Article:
Bibliophiles everywhere know exactly what Old Book smell is. They also know what new book smell is. They know the particular aroma of the disorganized stacks of a small book shop, the promise in the scent of a huge chain bookstore, buried beneath the coffee of the inevitable cafe. Can scent out the stall full of antique volumes at the antique mall. It’s a smell so well known that a perfume has been made to replicate it. And it’s a smell that has kept many book lovers wary of the Kindle and the Nook, reading experiences that can’t replicate it- at least, not without an additional purchase.
If asked to explain what that smell is, a garbled answer about paper, ink, decay, and dust might be mustered, but generally the best and most common response is a shrug and a, “I don’t know. I just love it.”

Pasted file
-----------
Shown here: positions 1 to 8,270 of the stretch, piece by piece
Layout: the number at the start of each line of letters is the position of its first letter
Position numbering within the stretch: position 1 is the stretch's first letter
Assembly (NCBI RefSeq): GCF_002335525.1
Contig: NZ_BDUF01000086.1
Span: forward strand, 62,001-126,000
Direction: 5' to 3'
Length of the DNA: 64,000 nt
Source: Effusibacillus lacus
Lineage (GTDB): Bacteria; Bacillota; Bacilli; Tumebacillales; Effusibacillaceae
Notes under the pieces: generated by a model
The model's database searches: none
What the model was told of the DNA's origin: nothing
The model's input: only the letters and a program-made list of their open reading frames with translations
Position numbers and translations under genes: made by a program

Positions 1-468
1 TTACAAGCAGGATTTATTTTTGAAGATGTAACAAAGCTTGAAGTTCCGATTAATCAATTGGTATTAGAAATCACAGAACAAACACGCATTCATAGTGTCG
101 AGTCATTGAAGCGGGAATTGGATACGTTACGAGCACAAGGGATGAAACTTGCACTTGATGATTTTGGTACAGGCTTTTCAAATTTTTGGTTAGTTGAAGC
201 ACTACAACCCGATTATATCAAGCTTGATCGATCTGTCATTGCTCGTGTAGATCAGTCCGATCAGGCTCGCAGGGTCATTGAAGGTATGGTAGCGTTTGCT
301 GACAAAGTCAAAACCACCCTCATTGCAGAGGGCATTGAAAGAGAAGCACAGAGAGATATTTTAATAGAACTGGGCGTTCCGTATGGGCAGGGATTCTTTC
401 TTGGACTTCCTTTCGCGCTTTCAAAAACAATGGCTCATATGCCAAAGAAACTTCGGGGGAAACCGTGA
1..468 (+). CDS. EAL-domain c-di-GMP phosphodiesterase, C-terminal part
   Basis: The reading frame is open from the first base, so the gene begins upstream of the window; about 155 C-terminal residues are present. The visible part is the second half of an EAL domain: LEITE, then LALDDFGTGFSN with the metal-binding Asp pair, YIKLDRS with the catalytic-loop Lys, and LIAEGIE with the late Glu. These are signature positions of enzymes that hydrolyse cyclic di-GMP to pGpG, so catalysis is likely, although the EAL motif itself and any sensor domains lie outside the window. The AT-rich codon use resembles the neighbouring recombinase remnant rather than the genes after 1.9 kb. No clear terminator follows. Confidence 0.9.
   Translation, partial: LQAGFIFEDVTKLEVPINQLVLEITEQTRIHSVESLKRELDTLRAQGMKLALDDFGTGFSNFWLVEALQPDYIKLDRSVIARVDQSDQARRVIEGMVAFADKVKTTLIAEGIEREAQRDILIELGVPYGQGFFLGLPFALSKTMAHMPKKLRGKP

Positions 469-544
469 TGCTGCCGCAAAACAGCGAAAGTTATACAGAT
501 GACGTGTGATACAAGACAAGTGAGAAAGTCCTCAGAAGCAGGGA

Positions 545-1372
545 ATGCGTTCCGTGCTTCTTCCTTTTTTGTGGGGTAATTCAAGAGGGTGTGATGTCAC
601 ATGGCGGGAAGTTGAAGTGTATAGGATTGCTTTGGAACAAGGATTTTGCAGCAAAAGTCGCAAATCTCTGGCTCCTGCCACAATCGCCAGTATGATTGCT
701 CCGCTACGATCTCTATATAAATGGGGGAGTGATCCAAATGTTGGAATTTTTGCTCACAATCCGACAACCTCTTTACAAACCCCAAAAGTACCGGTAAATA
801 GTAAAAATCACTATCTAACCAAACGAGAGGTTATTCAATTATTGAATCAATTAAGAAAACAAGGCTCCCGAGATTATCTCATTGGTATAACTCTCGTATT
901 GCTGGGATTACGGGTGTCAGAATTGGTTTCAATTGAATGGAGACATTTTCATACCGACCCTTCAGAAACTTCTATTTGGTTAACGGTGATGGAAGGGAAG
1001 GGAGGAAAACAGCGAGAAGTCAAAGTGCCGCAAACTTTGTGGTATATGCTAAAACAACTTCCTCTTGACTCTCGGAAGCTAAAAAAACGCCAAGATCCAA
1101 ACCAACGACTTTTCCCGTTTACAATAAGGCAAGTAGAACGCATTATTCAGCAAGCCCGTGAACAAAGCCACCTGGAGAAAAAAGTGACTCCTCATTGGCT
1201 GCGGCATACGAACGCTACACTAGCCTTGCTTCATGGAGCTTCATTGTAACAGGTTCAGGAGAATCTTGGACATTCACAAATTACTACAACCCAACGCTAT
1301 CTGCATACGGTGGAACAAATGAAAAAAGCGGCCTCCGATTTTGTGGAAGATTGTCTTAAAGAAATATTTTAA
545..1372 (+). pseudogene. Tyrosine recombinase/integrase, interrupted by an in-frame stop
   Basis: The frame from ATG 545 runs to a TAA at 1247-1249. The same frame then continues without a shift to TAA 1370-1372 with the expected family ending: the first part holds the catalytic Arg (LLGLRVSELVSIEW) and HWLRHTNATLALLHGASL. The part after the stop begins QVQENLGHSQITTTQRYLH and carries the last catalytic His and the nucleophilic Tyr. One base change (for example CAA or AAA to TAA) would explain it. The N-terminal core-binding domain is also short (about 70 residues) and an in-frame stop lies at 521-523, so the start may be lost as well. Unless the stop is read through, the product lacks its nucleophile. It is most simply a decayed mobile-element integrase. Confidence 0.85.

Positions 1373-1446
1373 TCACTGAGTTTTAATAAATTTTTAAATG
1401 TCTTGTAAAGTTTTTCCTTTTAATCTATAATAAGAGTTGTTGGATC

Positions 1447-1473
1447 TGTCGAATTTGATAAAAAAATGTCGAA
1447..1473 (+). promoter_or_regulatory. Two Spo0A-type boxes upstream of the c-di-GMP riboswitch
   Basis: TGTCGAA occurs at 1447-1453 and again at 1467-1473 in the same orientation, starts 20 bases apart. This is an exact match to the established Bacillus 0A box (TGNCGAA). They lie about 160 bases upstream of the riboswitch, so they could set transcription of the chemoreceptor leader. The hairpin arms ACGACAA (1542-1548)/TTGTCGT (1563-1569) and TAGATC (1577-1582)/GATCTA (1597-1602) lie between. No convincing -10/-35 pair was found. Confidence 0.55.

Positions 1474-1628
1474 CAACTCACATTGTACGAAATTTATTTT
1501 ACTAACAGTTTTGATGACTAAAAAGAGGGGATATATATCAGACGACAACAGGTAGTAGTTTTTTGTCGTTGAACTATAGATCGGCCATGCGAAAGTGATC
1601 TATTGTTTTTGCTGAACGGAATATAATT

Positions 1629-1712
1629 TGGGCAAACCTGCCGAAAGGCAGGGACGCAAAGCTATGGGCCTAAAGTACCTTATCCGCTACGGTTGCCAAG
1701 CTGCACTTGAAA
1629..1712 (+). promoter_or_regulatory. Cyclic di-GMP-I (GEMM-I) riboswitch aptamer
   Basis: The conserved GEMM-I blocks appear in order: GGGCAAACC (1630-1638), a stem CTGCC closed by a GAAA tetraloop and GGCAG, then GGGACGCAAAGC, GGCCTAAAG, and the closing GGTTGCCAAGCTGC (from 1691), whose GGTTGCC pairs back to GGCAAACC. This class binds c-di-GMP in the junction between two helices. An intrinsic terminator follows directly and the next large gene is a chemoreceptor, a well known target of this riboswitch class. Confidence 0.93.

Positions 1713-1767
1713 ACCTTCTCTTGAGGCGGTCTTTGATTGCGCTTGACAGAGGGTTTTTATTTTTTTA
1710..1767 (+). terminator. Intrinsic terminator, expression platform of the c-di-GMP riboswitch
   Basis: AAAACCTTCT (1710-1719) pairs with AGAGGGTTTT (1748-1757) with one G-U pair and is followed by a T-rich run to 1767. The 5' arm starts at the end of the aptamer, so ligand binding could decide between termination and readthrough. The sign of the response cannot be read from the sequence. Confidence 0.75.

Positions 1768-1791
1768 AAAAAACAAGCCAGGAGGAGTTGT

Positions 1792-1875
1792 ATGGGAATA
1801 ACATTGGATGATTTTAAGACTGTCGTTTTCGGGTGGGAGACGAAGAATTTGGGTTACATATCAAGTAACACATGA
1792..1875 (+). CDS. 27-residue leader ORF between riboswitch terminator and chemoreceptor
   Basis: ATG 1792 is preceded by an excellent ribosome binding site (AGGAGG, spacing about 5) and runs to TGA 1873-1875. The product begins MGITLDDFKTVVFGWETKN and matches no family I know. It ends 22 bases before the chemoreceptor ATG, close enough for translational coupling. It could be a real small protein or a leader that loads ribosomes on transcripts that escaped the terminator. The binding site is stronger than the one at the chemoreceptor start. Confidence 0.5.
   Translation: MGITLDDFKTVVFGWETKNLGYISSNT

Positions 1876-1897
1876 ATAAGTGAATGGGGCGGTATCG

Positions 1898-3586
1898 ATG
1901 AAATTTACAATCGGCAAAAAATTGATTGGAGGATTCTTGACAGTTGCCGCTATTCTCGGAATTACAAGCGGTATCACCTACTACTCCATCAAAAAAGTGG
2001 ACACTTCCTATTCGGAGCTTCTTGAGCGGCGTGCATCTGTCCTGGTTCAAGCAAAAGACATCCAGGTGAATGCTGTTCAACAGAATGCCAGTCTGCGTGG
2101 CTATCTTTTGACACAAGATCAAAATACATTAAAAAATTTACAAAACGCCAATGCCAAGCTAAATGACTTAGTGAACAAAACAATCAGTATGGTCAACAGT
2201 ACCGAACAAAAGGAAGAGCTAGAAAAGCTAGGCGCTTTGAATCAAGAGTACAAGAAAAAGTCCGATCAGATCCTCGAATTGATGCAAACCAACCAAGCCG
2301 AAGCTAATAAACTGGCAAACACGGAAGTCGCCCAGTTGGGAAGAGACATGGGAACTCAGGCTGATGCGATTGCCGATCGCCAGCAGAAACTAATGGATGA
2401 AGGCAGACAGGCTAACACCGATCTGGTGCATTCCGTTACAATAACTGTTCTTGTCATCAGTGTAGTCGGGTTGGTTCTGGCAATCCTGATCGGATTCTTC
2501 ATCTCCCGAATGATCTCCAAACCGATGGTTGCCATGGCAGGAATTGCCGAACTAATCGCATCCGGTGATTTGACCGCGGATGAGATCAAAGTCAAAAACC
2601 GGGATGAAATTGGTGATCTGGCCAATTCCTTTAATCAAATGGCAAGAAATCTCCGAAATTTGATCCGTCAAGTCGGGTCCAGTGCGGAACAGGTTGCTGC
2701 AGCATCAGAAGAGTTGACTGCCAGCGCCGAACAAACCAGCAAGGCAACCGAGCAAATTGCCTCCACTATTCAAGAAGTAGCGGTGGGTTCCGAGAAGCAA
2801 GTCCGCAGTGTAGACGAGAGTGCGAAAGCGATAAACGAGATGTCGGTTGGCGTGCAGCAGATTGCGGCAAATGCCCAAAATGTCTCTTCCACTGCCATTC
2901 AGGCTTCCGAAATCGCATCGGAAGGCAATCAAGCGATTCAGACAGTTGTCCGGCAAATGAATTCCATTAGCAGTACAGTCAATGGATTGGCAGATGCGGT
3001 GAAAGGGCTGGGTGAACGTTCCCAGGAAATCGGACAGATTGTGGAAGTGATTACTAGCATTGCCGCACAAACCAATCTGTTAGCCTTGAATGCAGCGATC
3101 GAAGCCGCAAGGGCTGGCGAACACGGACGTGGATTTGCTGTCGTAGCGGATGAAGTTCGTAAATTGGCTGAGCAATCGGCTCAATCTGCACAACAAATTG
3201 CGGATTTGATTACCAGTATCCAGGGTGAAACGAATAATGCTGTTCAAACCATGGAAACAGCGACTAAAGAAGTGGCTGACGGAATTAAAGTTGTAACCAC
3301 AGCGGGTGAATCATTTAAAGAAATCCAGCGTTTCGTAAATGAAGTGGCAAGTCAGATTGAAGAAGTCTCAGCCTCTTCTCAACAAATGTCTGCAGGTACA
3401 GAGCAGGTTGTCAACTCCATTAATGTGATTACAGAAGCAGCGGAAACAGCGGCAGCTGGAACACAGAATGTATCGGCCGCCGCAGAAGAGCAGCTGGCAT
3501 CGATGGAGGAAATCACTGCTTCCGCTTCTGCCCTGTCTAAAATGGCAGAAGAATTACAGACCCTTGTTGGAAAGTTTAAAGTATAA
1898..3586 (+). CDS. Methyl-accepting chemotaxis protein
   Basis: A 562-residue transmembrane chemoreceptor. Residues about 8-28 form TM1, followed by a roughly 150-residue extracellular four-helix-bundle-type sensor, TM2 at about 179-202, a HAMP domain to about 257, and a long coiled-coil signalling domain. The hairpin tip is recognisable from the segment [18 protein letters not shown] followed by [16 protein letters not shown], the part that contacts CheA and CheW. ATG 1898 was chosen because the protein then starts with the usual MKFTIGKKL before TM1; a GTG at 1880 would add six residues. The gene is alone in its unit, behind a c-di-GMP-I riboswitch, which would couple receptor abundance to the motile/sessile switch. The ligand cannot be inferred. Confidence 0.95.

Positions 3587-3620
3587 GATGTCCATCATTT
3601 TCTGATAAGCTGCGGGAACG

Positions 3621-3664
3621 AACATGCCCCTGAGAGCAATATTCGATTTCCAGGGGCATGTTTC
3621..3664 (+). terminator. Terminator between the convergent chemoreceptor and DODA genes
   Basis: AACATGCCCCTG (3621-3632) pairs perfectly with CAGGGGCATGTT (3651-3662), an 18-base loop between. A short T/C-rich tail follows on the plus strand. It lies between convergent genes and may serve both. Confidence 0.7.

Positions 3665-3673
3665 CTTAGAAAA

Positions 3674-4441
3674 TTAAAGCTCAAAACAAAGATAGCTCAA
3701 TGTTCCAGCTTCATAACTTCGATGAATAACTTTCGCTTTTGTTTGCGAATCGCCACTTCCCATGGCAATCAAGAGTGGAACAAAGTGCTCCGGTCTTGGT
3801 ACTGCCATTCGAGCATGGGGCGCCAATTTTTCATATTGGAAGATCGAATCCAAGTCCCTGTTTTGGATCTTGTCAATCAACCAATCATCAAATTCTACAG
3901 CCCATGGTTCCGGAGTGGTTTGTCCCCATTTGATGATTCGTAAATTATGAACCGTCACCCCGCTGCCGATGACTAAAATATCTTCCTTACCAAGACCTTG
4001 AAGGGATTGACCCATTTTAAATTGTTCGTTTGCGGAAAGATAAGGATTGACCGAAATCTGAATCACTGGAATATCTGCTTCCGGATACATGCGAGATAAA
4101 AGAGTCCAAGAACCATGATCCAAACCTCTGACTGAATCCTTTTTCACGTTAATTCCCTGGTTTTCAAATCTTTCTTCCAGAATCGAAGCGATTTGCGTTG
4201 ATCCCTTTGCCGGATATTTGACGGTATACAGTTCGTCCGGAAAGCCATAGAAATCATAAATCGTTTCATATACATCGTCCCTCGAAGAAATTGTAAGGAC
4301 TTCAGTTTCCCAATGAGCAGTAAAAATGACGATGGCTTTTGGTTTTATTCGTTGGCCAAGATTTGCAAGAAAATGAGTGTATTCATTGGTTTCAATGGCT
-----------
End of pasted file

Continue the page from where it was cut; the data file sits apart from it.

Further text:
Apparently, scientists love the smell too, or at least were curious about the source of the scent that’s like catnip for readers. So for those scientifically minded, or merely curious, a helpful chart was put together to explain the origins of that elusive and alluring scent. (Hint: mostly it’s chemicals, adhesives and the scent of the cellulose of the pages breaking down.)
So all hail to the smell of books! Now go out there, crack open an old tome, stick your nose in it and share in that most primordial collective experience of book lovers everywhere. Sorry, ereaders, but while you might cut down on our vacation packing, you’ll never really rule our hearts.